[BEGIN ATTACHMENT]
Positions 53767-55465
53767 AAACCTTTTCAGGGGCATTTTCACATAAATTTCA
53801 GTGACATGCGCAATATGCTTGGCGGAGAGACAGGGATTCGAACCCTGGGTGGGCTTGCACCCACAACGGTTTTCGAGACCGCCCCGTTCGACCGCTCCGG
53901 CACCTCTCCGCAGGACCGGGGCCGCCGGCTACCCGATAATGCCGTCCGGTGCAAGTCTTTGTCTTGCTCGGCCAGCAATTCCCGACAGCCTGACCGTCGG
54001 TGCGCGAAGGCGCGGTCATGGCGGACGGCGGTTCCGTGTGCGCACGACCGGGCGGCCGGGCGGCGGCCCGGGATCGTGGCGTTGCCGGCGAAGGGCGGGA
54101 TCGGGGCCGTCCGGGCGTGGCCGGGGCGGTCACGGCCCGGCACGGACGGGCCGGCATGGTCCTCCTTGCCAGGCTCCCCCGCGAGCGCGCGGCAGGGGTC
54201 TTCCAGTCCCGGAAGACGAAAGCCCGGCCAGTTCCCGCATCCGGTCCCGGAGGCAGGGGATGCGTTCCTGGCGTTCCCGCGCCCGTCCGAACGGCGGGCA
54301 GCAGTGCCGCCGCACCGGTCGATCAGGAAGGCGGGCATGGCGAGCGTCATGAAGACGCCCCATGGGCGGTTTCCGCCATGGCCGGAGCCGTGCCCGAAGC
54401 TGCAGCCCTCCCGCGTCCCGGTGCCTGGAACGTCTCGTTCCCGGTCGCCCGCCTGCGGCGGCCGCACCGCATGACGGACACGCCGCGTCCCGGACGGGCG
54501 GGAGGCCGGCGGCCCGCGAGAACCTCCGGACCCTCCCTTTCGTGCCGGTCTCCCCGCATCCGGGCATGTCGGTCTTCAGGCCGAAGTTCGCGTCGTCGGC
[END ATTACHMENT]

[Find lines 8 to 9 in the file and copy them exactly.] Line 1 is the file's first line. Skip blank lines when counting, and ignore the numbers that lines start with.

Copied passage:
54301 GCAGTGCCGCCGCACCGGTCGATCAGGAAGGCGGGCATGGCGAGCGTCATGAAGACGCCCCATGGGCGGTTTCCGCCATGGCCGGAGCCGTGCCCGAAGC
54401 TGCAGCCCTCCCGCGTCCCGGTGCCTGGAACGTCTCGTTCCCGGTCGCCCGCCTGCGGCGGCCGCACCGCATGACGGACACGCCGCGTCCCGGACGGGCG